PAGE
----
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“This decision injects clarity into the marketplace that will help satisfy fans’ hunger for the latest hits from today’s best artists by affording record companies and ringtone providers the ability to move new offerings quickly and easily to consumers."
—-Steven Marks, RIAA EVP/General Counsel
RINGTONES SUBJECTED TO COMPULSORY LICENSE
Decision is a Victory for Record Labels That Seek to Offer Operators Master and Publishing Rights Together
The Copyright Office has decided that compositions used for ringtones may be subject to a compulsory license. The decision is a victory for record labels that want to offer ringtone operators the master rights and publishing rights as one package.

RIAA EVP/General Counsel Steven Marks hailed the announcement: “This decision injects clarity into the marketplace that will help satisfy fans’ hunger for the latest hits from today’s best artists by affording record companies and ringtone providers the ability to move new offerings quickly and easily to consumers. Ultimately, we’re all seeking a vibrant mobile market. This decision helps us further that goal.”

Last month, the Copyright Royalty Board (CRB) referred a decision about ringtones to the Copyright Office, questioning whether compositions used for ringtones—monophonic (single melody line) or polyphonic (melody and harmony)—or master ringtones (taken from a master recording) fall under the compulsory license provisions of the Copyright Act. If so, the CRB would determine the rates; if not, publishers would be free to withhold permission to use the compositions unless labels or ringtone providers negotiate a license and a royalty rate for each use. The rate is set by statute, which is periodically adjusted through a copyright tribunal proceeding.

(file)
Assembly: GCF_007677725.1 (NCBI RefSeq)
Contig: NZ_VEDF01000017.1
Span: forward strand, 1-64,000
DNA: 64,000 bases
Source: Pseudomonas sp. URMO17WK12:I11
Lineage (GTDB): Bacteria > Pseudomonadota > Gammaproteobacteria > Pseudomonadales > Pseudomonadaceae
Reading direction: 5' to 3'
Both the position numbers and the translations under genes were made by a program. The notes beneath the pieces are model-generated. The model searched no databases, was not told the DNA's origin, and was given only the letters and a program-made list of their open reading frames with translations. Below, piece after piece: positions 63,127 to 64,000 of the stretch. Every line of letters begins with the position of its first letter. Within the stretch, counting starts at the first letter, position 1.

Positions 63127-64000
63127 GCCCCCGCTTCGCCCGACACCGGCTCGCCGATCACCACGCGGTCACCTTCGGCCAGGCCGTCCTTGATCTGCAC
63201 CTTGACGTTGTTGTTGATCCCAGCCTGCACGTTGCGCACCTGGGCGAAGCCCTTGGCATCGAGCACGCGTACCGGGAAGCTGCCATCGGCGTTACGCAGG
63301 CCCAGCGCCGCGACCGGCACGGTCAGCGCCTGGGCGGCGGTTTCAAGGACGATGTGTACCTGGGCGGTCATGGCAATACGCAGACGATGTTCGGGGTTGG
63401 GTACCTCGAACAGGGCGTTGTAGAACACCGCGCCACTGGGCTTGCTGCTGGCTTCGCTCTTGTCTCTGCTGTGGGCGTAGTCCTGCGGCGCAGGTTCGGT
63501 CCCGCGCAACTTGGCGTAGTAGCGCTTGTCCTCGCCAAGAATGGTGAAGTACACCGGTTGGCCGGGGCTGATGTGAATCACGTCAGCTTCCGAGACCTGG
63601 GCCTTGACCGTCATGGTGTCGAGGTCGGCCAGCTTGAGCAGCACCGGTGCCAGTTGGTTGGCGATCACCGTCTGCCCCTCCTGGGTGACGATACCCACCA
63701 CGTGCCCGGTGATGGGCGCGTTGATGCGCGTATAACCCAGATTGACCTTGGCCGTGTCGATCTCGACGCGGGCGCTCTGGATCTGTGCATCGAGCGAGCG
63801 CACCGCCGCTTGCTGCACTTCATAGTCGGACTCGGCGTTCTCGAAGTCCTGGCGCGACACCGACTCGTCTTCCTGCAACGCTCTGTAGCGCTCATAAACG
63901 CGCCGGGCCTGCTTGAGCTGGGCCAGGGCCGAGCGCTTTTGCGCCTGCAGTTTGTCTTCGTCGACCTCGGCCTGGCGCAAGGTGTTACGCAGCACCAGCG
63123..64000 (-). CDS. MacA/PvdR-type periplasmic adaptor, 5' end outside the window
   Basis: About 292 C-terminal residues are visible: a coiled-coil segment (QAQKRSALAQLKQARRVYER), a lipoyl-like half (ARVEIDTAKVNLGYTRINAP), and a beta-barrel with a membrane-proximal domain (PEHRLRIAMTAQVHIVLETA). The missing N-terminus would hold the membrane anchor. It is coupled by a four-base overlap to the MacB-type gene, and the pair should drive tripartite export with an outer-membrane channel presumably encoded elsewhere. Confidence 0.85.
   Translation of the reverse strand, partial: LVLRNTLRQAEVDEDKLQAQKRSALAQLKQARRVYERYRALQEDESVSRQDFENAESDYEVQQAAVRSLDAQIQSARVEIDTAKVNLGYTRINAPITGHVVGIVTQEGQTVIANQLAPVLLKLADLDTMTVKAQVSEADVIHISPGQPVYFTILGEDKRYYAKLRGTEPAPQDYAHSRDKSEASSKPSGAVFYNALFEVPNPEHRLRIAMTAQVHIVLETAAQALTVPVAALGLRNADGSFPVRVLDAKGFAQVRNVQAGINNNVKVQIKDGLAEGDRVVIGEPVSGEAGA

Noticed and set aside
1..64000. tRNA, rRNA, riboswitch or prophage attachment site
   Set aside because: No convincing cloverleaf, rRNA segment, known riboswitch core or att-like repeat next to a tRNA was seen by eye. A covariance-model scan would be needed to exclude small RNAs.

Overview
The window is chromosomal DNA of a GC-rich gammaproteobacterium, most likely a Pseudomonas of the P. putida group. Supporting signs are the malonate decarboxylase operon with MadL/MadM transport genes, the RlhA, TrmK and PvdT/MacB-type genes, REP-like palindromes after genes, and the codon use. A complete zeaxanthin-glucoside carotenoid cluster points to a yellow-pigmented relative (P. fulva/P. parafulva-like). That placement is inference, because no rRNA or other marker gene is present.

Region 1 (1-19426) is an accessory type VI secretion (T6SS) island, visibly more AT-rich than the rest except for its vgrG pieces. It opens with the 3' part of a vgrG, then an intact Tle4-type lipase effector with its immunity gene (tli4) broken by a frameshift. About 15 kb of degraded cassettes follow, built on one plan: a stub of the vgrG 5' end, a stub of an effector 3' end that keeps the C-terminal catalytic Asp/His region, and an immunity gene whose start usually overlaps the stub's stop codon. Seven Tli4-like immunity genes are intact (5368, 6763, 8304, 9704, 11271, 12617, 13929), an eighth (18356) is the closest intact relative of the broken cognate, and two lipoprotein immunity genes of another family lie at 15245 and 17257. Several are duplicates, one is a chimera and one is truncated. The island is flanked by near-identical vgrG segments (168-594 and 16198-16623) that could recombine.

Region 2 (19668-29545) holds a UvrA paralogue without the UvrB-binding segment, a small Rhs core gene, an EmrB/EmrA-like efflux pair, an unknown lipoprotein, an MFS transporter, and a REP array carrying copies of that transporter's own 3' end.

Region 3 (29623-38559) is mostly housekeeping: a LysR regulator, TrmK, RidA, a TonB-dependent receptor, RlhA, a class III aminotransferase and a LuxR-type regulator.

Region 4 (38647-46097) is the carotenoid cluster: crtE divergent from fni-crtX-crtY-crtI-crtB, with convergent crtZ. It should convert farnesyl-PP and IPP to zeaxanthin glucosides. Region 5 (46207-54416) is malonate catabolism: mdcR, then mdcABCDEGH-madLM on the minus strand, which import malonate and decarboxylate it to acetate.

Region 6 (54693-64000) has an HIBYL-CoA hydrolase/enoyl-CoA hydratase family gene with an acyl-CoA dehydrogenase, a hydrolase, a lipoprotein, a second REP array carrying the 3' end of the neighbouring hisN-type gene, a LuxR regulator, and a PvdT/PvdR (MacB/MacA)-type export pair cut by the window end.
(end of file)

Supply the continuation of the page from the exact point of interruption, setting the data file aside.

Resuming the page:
As long as the ringtones are excerpts of a larger musical work or from a preexisting sound recording, then the composition used for the ringtone is subject to the compulsory license, according to the decision. For the composition to fall under the compulsory license, the ringtone may not recast, transform or adapt it—or include additional material—in such a way that it becomes an original work of authorship. If it does, then a license must be negotiated with the copyright owner.

"We are disappointed in the Register's decision, which could hurt songwriters significantly and represents an unprecedented broadening of the compulsory license for musical works," says a National Music Publishers' Assn. spokeswoman. "Of particular concern is that copyright owners who have negotiated ringtones licenses in the free market for years will now be subject to government regulation. We see no justification for this, and are currently reviewing our legal options."

The opinion also states: "If a newly created ringtone is considered a derivate work, and that work has been first distributed with the authorization of the copyright owner, then any person may use the statutory license to make and distribute the musical work in the ringtone."

Briefs arguing what statutory rates should be for ringtones and other formats are due to be filed with the CRB in mid-November.

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